Here is the march, on video:

        As you can see, the march is escorted by the Latvian Police, and even has a priest leading the Nazi March.

        There are YouTube videos from Israeli sources which cover this march too – but they take a very negative position of this event, for obvious reasons, so I have selected a more neutral & factual clip.

          • Gonout Backson says:

            Too bad you didn’t mention that Latvian people smell and spread typhus. Maybe next time.

          • Eddie Mars says:

            No, I just posted video evidence of the official Nazi policies of the Latvian government.

          • Robert says:

            I’ll note that “RT”, whose watermark is on the video, is an external propaganda operation of the Russian government tasked with stirring pro-Russian opinion with its news coverage.

            The idea that its former possessions in Eastern Europe are now overrun with Nazis and need to be saved by re-attachment to the Russian Empire is one the the Russians like promoting.

          • Eddie Mars says:

            So so you deny that this footage shows the annual march of Waffen-SS officers and soldiers in Riga? A parade of honour for those who committed the crimes of the Third Reich?

          • Eddie Mars says:

            Perhaps you’d prefer footage from an Israeli source? Believe me, the Israelis pull far fewer punches.

  • V.Lind says:

    If he said what the above post says he said, the absence of a boycott is to nobody’s credit.

  • Beaumont says:

    Statement by Hermanis as quoted in the NZZ (followed by my translation):
    “Der Intendant des Thalia-Theaters hat ein Statement aus Sätzen von mir formuliert, indem er sie – ohne mich um Erlaubnis zu fragen – aus dem ursprünglichen Zusammenhang riss und so ihren Sinn verdrehte. Die Gründe, weshalb ich ihn darum bat, meine Hamburger Produktion zu streichen, sind sehr privat. Momentan arbeite ich in Paris und wohne genau in jenem Stadtteil, wo vor zwei Wochen das Massaker stattfand. Das Gefühl im Alltagsleben ist wie in Israel. Permanente Paranoia. Sogar noch schlimmer als dort, weil die jüdische Gemeinschaft als erste die Stadt verlässt. Überall umgeben uns Bedrohung und Angst. Wir alle sind traumatisiert von dem, was hier geschah. Als Vater von sieben Kindern bin ich nicht bereit, in einer weiteren potenziell gefährlichen Stadt zu arbeiten. Bekanntlich stammten die Täter von 9/11 aus Hamburg, übrigens.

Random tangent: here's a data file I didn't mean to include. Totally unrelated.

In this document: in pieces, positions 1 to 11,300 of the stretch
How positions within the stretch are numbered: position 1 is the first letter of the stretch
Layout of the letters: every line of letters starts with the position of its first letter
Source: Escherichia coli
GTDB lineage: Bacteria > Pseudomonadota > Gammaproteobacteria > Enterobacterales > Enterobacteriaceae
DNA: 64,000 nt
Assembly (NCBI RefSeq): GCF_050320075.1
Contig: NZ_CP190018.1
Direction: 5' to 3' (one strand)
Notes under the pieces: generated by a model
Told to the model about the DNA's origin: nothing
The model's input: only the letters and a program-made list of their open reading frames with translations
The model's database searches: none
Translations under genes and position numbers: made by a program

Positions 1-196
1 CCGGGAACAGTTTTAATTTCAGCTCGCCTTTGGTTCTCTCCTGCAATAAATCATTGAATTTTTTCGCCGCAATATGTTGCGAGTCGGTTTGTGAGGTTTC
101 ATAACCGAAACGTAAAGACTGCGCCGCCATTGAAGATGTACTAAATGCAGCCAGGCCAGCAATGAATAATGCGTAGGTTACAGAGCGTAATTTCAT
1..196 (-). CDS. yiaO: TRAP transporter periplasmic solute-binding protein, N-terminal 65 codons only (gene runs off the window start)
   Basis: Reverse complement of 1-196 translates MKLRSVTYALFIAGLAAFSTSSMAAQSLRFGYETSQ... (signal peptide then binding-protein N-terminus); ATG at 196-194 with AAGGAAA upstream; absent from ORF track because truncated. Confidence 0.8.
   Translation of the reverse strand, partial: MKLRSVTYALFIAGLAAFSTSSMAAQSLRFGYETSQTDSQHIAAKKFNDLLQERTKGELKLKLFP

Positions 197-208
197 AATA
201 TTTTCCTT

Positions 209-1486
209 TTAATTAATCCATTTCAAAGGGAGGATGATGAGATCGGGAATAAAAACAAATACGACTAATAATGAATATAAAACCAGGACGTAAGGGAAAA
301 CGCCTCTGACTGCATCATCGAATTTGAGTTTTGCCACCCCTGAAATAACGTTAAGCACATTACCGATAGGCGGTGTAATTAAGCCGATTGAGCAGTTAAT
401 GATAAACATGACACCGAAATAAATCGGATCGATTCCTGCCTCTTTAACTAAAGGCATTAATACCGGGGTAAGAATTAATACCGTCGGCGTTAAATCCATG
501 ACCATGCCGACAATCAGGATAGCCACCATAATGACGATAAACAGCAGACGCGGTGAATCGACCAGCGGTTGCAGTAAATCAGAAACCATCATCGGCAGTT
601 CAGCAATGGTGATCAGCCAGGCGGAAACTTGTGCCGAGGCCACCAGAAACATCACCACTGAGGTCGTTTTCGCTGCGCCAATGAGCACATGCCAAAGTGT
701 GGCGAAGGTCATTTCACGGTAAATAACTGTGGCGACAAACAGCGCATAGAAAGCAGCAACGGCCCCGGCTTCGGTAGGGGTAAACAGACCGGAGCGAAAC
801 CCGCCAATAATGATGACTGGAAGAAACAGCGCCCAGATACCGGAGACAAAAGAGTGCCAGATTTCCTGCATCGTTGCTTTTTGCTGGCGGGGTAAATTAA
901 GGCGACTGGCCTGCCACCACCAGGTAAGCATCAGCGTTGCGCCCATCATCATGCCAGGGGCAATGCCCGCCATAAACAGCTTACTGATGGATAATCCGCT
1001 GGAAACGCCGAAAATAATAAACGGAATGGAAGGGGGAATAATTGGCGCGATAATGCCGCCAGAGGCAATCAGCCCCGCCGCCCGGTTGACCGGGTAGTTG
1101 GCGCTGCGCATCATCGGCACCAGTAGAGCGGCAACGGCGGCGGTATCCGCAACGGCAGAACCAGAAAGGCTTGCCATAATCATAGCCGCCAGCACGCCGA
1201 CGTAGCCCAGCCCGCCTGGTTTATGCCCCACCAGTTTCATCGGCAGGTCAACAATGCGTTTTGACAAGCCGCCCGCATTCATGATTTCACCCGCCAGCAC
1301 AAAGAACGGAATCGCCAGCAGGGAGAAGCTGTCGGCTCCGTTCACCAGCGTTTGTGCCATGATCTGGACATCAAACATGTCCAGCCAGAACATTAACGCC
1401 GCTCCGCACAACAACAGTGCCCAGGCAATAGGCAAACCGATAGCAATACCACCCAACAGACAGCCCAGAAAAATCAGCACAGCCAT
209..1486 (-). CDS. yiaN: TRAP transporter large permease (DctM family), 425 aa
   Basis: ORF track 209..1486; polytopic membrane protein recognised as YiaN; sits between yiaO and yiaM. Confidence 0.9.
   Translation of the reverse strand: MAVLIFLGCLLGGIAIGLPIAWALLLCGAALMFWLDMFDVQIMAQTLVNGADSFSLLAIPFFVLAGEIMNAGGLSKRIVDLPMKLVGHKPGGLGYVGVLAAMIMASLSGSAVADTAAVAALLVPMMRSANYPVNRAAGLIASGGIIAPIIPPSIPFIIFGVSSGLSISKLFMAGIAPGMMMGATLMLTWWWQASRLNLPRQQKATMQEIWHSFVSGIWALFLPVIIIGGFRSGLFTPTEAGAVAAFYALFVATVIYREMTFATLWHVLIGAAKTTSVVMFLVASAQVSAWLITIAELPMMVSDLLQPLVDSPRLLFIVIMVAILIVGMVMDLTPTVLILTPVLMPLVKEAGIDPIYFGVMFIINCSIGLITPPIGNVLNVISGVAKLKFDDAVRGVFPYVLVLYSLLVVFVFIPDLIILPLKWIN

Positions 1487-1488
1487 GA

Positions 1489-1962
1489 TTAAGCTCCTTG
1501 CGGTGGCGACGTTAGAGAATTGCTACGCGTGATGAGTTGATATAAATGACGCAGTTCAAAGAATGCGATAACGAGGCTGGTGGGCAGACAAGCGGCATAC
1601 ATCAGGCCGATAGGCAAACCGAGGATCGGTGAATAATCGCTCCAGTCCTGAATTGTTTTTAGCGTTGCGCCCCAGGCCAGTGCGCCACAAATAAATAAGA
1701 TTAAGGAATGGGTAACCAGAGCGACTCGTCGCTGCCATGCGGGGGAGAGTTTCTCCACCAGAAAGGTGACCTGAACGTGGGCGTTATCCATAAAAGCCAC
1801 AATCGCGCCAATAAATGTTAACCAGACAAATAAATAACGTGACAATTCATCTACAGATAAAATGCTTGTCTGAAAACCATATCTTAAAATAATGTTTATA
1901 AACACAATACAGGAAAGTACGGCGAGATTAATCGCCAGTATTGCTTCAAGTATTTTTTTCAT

Wir wissen, dass die Pariser Tragödie sogar die Flüchtlingspolitik der deutschen Regierung beeinflusst hat. Also war der Preis, der bezahlt werden musste, bis man schliesslich einen Zusammenhang von Migrationspolitik und Terrorismus einräumte, der Tod von 132 jungen Menschen in Paris. Ist dieser Zusammenhang in Deutschland immer noch ein Tabu? Nach Gesprächen mit Thalia-Leuten habe ich verstanden, dass sie nicht offen sind für abweichende Meinungen. Sie sehen sich als Refugees-Welcome-Zentrum. Jawohl, ich will da nicht mitmachen. Kann ich mir diese individuelle Entscheidung, kann ich mir eigene Meinungen leisten? Wie steht’s mit der Demokratie?
    Ich denke nicht, dass meine politische Haltung radikaler ist als diejenige einer Mehrheit von Europäern. Wir teilen den Enthusiasmus hinsichtlich offener EU-Grenzen und unkontrollierter Einwanderung nicht. Vor allem im Osten Europas verstehen wir diese Euphorie schlecht. Wer glaubt denn allen Ernstes, vierzig Millionen polnische Bürger, um ein Beispiel zu machen, seien Neonazis und Rassisten?”